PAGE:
Wednesday, August 3, 2011

I'm back!

Hello world! Did you miss me? I'm back to blogging after a many-year hiatus. Only now I'm in a bigger and better space, talking about all kinds of new and exciting things -- primarily my upcoming move to and renovation of a 1916 yellow farmhouse called Meyer Grove. But I'll leave the forum open to pretty much anything and everything. As the politicians that I report on for my day job like to say: "Everything is on the table." Get excited, people. It's going to be a wild ride.

If anyone is still subscribing to this feed, head on over to my new site. See you there!

Tuesday, December 23, 2008

It's Christmas Eve Eve!

As my (second) favorite New Yorker likes to say: It's Christmas Eve Eve! So here's a little Yuletide cheer from me to you. Hope your holidays are merry and bright!

Wednesday, December 10, 2008

(Christmas) tree hugger

Last week, just after Thanksgiving, I was having a crisis of sorts. I'm not going home to my parent's house for Christmas until late on Christmas Eve. So unless I have my own Christmas tree, there's going to be very little time for Christmas cheer in my life this year. But getting my own Christmas tree presents a dilemma in and of itself. Growing up, we always had fresh trees -- fresh as in we went out to the woods on our land and tromped around until we found the perfect tree, chopped it down and trudged back home, tree in tow. Obviously it would be a smidge difficult for me to find some landowner in the District who wouldn't mind my trespassing on his property looking for the perfect cedar tree –- much less my procuring the saw to sever said tree. And I'm just not mentally prepared to pay for a tree that someone else got to go tromp about in the woods to chop down (OK, I realize the trees at your average tree stand are probably not natural growths that some hunter stumbled upon during his walk through the wilderness, but instead products of massive tree-farming operations –- just another reason not to buy a fresh tree). But I'm also really not into fake trees. Ugh. Plastic. Consumerism. Ugly. A dilemma, you see.

So after much debating and consultation with friends and family, I decided to divert from the mainstream and go with a potted Christmas tree. This way, even though I'd have to buy it, I could keep it afterward –- or plant it in a certain West Virginian's new backyard. So I tromped the two blocks to the hardware store, carefully scrutinized the three potential potted Christmas trees and settled on a lovely, slightly wonky Norfolk pine. Even my arms were spared their typical Christmas scarring (have you ever tried to carry a cedar tree while trudging through the woods?) because my special neighborly friend, Daniel, carried it all the way back for me.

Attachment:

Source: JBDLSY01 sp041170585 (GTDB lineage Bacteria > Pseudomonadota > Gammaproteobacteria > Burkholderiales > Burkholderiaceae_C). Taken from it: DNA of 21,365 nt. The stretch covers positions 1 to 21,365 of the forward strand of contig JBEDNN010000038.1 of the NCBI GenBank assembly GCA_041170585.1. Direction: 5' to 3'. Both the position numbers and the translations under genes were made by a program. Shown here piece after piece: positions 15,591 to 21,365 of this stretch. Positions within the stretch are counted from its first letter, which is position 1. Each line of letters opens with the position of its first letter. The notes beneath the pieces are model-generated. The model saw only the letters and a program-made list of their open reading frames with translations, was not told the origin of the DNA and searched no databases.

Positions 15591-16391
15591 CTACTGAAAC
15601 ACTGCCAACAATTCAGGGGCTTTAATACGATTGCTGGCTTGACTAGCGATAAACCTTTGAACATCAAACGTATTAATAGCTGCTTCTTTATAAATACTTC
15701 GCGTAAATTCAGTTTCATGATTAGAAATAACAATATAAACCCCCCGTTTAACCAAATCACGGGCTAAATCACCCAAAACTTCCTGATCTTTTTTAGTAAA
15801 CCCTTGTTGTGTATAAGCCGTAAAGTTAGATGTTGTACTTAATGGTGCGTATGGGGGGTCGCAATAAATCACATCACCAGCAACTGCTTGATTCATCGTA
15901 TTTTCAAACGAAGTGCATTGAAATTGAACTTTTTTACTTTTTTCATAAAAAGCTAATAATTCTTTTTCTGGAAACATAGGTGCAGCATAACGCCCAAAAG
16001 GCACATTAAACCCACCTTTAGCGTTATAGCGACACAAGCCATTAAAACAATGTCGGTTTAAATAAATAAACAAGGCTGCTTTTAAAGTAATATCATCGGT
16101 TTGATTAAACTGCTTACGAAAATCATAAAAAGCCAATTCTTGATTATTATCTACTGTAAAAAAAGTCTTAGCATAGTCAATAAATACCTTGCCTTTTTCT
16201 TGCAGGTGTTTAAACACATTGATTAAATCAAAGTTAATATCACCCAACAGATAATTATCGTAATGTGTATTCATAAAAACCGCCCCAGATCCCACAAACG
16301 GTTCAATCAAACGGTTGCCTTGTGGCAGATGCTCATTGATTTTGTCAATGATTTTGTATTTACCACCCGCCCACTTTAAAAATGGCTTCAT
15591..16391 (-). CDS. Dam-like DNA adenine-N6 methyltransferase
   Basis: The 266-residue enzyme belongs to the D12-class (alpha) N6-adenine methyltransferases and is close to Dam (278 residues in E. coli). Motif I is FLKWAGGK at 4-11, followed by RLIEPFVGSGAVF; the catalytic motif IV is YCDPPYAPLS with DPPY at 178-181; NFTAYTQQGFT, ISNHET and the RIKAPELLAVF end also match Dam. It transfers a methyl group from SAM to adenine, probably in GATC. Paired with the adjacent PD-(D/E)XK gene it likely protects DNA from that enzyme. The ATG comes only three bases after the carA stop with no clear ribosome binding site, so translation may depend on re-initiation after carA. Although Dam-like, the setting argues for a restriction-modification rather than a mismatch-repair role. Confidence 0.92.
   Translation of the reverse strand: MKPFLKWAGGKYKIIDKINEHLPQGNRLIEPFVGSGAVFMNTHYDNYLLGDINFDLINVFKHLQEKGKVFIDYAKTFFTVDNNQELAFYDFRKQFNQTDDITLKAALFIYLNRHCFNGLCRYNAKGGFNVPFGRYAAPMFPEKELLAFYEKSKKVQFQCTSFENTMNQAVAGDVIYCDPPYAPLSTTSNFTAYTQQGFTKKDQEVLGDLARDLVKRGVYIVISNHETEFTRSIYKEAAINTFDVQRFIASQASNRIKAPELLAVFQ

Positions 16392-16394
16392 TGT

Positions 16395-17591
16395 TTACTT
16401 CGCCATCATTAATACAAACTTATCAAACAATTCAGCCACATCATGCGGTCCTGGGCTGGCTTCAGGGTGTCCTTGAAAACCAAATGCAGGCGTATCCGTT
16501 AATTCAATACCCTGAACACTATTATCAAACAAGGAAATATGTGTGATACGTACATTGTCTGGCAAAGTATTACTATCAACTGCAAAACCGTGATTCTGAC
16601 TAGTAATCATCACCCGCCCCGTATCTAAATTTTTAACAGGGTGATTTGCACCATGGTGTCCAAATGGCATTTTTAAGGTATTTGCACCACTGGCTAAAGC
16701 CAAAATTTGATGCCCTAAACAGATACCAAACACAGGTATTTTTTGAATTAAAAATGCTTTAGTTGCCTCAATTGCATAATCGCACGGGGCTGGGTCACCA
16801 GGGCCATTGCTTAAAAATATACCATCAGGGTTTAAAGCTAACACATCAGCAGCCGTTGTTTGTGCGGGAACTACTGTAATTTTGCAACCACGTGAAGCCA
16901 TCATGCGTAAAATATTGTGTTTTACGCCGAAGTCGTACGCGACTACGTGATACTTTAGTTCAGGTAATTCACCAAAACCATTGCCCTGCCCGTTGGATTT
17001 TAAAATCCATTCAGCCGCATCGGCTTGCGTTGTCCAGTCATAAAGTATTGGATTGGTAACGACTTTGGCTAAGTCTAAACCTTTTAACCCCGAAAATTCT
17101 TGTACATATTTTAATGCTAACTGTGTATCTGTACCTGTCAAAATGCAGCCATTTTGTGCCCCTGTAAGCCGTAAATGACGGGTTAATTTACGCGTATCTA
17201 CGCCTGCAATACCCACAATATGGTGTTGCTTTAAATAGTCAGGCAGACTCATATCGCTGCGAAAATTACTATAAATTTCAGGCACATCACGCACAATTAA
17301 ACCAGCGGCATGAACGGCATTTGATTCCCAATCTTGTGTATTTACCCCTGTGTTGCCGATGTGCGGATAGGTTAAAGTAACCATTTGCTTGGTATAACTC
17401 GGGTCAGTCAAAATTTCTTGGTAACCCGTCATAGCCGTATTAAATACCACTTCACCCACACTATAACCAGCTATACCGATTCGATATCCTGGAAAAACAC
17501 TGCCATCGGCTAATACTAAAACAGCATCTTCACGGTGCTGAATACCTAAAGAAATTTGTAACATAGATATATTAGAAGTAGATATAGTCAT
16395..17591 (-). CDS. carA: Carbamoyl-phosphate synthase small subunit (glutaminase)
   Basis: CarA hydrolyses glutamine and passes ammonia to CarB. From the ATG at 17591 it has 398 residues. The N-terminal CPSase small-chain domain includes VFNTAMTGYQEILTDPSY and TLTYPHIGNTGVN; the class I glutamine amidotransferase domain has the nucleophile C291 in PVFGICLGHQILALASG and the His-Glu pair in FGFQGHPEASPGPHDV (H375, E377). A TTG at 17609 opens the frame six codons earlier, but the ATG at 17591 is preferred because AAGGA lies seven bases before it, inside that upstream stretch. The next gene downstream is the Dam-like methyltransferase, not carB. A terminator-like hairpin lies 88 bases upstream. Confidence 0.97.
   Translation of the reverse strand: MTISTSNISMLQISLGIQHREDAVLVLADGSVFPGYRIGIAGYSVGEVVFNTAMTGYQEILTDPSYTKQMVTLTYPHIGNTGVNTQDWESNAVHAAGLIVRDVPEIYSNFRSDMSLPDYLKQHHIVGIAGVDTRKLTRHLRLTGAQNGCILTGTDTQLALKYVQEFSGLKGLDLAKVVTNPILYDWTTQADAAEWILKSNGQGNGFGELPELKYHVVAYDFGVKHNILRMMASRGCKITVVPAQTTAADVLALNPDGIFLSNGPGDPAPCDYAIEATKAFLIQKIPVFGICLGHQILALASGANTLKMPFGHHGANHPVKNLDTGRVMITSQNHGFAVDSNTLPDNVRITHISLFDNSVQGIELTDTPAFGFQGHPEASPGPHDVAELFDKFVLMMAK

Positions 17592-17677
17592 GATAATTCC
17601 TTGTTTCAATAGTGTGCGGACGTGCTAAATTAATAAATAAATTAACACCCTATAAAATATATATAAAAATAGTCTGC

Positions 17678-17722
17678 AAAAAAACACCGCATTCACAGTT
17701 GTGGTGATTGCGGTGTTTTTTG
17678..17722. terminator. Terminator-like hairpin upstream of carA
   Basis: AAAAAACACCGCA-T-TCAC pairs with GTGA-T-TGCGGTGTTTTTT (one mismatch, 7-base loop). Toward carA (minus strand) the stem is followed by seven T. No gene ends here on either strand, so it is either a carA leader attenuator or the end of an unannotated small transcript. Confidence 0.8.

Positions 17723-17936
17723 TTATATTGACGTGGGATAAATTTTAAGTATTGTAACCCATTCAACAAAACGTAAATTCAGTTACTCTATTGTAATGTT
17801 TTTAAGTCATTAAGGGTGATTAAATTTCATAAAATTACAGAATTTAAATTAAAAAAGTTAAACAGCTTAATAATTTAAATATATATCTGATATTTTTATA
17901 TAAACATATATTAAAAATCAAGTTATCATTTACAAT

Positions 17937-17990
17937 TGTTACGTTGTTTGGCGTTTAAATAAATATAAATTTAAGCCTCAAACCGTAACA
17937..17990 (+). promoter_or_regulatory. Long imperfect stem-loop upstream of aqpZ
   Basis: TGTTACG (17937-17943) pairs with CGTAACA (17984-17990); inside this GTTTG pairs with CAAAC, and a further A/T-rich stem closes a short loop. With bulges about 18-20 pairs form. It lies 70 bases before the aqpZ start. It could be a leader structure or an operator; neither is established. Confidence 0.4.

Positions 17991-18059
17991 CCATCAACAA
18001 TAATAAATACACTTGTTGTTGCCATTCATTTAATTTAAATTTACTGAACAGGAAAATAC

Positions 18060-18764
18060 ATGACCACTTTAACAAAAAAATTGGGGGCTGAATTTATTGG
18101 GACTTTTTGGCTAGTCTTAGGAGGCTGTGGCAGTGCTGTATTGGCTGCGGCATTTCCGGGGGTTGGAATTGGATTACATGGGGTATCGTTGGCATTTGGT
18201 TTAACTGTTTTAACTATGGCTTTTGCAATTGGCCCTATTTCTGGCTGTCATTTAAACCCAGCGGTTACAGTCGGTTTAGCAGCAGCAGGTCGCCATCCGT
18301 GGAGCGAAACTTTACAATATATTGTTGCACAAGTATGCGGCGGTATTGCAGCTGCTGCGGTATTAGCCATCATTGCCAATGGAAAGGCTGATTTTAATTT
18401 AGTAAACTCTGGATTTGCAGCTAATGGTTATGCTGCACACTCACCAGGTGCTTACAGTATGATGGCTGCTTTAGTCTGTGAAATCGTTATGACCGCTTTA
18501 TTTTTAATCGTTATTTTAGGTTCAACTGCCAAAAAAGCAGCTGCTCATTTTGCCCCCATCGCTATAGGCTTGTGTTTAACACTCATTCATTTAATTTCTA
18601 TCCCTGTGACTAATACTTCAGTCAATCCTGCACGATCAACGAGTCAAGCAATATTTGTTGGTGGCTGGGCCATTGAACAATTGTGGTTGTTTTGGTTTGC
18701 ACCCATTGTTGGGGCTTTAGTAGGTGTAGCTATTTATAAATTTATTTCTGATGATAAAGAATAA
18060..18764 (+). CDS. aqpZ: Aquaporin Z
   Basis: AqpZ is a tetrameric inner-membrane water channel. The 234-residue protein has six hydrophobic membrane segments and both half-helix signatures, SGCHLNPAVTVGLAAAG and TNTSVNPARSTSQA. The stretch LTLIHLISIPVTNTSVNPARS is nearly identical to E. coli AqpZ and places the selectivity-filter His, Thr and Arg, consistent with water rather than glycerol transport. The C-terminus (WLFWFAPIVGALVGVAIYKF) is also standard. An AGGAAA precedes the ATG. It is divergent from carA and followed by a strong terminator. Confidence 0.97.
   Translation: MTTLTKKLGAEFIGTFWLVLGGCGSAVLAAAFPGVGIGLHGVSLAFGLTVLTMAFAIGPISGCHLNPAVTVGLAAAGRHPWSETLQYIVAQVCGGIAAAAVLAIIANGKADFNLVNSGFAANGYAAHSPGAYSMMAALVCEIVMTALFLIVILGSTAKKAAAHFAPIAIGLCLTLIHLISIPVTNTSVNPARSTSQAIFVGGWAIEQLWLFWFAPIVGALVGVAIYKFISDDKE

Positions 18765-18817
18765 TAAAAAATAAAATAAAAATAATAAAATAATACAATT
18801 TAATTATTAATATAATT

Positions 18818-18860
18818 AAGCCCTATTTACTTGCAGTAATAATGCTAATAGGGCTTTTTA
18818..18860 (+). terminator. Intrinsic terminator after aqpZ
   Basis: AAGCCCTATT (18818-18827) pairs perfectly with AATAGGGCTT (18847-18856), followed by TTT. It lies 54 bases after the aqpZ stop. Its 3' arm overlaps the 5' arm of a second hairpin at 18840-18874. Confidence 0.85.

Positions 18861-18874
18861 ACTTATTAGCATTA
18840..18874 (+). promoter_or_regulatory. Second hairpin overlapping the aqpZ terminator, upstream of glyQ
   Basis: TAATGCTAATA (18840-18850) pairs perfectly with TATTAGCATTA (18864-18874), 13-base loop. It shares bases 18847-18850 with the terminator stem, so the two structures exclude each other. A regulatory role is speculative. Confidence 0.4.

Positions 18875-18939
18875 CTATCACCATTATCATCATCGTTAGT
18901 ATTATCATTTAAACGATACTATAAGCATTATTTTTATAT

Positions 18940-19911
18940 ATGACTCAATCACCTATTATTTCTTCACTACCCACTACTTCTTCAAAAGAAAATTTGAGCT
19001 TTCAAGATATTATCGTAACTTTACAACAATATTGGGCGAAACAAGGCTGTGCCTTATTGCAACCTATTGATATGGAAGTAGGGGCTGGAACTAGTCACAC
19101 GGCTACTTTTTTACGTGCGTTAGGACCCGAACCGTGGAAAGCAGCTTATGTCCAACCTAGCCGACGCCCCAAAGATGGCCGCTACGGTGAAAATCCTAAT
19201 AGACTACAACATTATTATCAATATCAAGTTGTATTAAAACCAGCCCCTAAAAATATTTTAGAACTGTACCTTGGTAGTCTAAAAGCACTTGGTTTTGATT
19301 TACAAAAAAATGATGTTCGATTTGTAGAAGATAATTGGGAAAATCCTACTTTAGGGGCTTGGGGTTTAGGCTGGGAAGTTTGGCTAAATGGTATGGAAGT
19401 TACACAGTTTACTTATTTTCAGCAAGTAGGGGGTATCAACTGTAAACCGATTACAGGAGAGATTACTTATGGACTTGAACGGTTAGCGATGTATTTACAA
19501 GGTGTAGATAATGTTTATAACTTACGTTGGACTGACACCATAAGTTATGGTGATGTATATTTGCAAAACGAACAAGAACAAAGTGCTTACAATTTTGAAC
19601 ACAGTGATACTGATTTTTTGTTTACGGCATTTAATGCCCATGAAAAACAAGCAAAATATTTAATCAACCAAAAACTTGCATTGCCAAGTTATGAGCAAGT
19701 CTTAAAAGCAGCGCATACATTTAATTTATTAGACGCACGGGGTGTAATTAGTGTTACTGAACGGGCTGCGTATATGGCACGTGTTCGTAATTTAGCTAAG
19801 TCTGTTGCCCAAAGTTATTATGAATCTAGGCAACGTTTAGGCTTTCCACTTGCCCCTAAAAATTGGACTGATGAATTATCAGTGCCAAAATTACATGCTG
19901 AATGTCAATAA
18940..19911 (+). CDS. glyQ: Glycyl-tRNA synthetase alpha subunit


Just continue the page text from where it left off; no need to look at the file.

My sparse collection of ornaments (that I used to hang on kitchen cabinet knobs) covered the tree perfectly. Add a few lights, and voila! It's beginning to look a lot like Christmas...

Word on the street is that even a certain Long Island mom/secret hippie is a fan of my socially responsible decor.

Thursday, November 27, 2008


Happy Thanksgiving to everyone Stateside. It's been a good holiday here in Mississippi, where I'm eating my turkey. My sister asked us all what we were thankful for, primarily so she could gloat and say she's thankful for Nick Saban (she's an Alabama fan; the rest of us root for Ole Miss). But her question got me thinking. I'm obviously thankful for all the *important* things -- life, free country, family, friends, health, etc. -- but I'm also thankful for so many little things as well. Little things that I appreciate on a daily basis but rarely stop to think about, like sunny days, live music, and Converse. But instead of rambling on with hackneyed tryptophan-induced musings, I will leave you with just one superficial thing I'm thankful for: pecan beer (and a brother willing to import it for me from Louisiana). Happy Thanksgiving.

Friday, November 21, 2008

Guest blogging

I've got a guest post up at my good friend Amanda's humorous public transportation-stories blog. Check it out.

Friday, November 14, 2008

First you start with a roux

I'm big on second chances. I gave DC a second chance and fell in love with it. I've given countless people second chances. So I figured I should probably give delicata a second chance too. It was a wise decision.